COME BACK ANYTIME
The story of a master who created a community in Tokyo, one bowl of ramen at a time
Probably the best movie I've ever seen on the topic of the food culture of Japan.
— Adam Platt Chief restaurant critic, New York Magazine
Culinary documentary filmmaking at its finest. The Jiro Dreams of Sushi of ramen movies.
Perfect viewing for anyone who enjoys the convivial delights of shows like Midnight Diner.
While this cozy, heartwarming doc is about the artistry of an excellent bowl of soup, it is just as much about the power of community and connection.
HOW TO WATCH
🇦🇺 AUSTRALIA - Host a screening with Demand Film
or stream on Docplay
🇨🇦 CANADA - VIFF Center
Vancouver - Now playing
Jogja-NETPAC Asian Film Festival - Yogyakarta
26 Nov - 3 Dec
🇮🇱 ISREAL - on yes
🇳🇿 NEW ZEALAND
🇳🇴 NORWAY - on VGTV
🇵🇱 POLAND - on Canal+
🇰🇷 SOUTH KOREA - on D-BOX
Malmö - December 13
ABOUT THE FILM
Ramen master Masamoto Ueda and his wife Kazuko have run their tiny Tokyo ramen shop, Bizentei for more than forty years. Scores of devoted customers have joined them in creating an intimate place of community there. On the weekends, they venture together across the lush Japanese countryside. They harvest gourmet pears and dig up bamboo shoots and wild mountain yams. But nothing lasts forever. Everyone knows the master must retire someday. So they resolve to make the best of what time remains – to cherish this special place, and this soul-nourishing food, before it is gone forever.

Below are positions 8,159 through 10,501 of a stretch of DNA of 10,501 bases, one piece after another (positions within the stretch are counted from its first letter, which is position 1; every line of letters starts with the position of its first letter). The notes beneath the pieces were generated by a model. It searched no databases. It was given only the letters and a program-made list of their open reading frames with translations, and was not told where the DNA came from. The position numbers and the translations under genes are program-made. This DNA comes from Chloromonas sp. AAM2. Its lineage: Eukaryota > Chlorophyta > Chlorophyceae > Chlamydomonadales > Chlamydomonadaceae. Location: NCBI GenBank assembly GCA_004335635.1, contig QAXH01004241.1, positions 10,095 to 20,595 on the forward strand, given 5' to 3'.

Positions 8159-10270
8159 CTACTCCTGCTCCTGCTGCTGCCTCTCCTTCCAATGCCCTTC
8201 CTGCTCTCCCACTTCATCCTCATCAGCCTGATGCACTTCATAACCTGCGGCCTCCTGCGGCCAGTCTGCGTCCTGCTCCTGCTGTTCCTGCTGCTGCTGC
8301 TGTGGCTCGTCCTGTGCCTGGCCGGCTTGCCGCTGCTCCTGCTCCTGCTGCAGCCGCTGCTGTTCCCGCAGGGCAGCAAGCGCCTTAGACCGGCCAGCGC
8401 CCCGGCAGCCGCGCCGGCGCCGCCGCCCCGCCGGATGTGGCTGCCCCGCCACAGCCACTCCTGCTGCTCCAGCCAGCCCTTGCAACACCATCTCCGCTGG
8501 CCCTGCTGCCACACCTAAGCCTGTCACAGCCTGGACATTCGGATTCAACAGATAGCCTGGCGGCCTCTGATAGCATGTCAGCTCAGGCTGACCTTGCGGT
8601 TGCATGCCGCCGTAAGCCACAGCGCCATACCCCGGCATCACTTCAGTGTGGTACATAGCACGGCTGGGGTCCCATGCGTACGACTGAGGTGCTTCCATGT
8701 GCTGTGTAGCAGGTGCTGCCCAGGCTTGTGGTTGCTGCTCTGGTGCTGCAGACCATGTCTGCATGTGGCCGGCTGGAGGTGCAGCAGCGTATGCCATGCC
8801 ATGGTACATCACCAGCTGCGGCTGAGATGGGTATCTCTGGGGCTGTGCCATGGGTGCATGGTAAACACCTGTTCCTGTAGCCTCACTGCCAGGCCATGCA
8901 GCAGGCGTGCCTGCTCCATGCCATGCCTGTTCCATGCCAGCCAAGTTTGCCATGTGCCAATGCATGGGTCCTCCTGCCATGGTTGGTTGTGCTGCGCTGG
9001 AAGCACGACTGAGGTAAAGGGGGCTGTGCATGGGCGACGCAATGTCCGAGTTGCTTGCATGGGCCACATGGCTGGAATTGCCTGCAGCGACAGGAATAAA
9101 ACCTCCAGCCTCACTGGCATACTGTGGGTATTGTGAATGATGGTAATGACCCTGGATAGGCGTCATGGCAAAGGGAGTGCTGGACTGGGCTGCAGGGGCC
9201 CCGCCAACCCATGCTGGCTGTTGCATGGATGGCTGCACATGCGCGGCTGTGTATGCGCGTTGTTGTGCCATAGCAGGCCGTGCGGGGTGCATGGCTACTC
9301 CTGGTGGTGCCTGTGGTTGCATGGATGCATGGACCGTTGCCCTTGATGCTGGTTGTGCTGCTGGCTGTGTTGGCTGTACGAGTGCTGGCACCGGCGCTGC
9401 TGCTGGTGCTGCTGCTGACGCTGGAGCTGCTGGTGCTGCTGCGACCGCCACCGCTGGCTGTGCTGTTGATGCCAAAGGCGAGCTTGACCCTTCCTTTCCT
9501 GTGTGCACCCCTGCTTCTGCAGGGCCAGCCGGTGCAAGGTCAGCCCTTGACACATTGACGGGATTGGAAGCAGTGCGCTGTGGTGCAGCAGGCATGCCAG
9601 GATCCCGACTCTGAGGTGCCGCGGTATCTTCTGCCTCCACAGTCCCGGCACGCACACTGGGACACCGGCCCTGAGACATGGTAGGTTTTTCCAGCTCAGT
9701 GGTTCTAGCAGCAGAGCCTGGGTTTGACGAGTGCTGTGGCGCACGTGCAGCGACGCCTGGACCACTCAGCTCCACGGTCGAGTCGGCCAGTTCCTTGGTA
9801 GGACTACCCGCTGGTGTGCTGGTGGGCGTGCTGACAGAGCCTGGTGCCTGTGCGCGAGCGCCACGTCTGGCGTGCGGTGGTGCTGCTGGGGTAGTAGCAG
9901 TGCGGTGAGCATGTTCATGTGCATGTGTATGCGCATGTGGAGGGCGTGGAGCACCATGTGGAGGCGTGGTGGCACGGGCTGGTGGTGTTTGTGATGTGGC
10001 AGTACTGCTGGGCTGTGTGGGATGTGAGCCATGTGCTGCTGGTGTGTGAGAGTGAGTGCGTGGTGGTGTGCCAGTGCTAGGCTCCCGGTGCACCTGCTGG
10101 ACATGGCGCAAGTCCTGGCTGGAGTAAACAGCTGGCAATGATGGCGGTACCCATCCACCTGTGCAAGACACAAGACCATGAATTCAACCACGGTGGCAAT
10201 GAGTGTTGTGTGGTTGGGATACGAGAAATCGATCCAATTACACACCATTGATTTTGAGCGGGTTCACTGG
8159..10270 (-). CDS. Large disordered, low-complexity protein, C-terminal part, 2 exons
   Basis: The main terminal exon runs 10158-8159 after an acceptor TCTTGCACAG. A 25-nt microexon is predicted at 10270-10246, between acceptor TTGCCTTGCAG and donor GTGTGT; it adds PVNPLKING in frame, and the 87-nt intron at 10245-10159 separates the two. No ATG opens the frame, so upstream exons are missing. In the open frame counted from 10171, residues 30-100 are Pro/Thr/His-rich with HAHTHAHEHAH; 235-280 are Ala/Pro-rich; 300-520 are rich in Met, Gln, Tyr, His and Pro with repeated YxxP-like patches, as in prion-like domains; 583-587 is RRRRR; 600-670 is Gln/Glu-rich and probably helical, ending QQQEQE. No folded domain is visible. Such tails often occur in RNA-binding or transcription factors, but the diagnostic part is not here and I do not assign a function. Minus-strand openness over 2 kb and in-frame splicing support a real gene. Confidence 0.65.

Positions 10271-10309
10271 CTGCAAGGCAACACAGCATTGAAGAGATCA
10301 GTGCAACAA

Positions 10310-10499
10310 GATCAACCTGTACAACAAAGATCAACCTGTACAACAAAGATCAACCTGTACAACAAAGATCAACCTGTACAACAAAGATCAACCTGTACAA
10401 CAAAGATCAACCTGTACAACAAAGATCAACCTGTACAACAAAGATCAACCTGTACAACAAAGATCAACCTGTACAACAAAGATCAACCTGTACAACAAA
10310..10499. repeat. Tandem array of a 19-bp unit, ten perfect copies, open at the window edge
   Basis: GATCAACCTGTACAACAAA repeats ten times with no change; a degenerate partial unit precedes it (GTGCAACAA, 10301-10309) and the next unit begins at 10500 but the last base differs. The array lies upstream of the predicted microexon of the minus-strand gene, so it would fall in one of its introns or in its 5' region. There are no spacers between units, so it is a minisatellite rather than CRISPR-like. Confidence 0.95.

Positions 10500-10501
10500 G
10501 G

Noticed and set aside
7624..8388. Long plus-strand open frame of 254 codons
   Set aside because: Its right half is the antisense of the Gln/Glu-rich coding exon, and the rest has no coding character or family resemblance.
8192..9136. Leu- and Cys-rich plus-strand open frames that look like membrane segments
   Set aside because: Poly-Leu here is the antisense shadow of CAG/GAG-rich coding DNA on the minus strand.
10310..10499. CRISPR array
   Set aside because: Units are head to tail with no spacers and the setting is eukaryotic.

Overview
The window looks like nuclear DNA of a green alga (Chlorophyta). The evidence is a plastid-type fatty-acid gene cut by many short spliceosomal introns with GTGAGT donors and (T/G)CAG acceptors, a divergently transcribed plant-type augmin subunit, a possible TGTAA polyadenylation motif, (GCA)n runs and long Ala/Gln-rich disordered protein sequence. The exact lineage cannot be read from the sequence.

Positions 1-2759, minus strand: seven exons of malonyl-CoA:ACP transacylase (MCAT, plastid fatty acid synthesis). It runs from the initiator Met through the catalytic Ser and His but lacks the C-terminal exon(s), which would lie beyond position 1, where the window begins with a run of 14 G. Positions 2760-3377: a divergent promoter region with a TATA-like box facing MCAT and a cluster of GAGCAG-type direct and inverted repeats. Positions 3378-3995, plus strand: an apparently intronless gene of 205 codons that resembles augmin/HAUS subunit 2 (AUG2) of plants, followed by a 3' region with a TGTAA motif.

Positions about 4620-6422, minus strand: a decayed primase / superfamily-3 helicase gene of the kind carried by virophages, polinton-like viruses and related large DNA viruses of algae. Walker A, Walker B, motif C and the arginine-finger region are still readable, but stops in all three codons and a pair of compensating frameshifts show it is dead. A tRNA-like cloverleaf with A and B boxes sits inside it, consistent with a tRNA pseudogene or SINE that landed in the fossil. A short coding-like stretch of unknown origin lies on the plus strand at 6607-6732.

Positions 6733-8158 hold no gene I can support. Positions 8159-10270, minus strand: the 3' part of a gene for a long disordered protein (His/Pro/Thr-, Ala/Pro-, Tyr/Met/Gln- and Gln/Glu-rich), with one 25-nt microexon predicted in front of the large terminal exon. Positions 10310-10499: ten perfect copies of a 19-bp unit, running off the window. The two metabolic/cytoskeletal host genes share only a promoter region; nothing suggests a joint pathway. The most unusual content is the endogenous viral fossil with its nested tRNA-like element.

81 minutes | Japanese | Color and B&W
Locations: Japan’s Chiba, Niigata, Tochigi, and Tokyo Prefectures
John is a Tokyo-based American filmmaker who fell in love with film at the Dartmouth College Film Society while growing up in Hanover, NH. After studying literature in college, he dove into film editing while studying with legendary editor, Ralph Rosenblum at Columbia University. After embracing the digital revolution of the late 90s, he’s been making independent films, and editing others’, ever since. COME BACK ANYTIME is his second feature, first documentary, and first cinematography credit.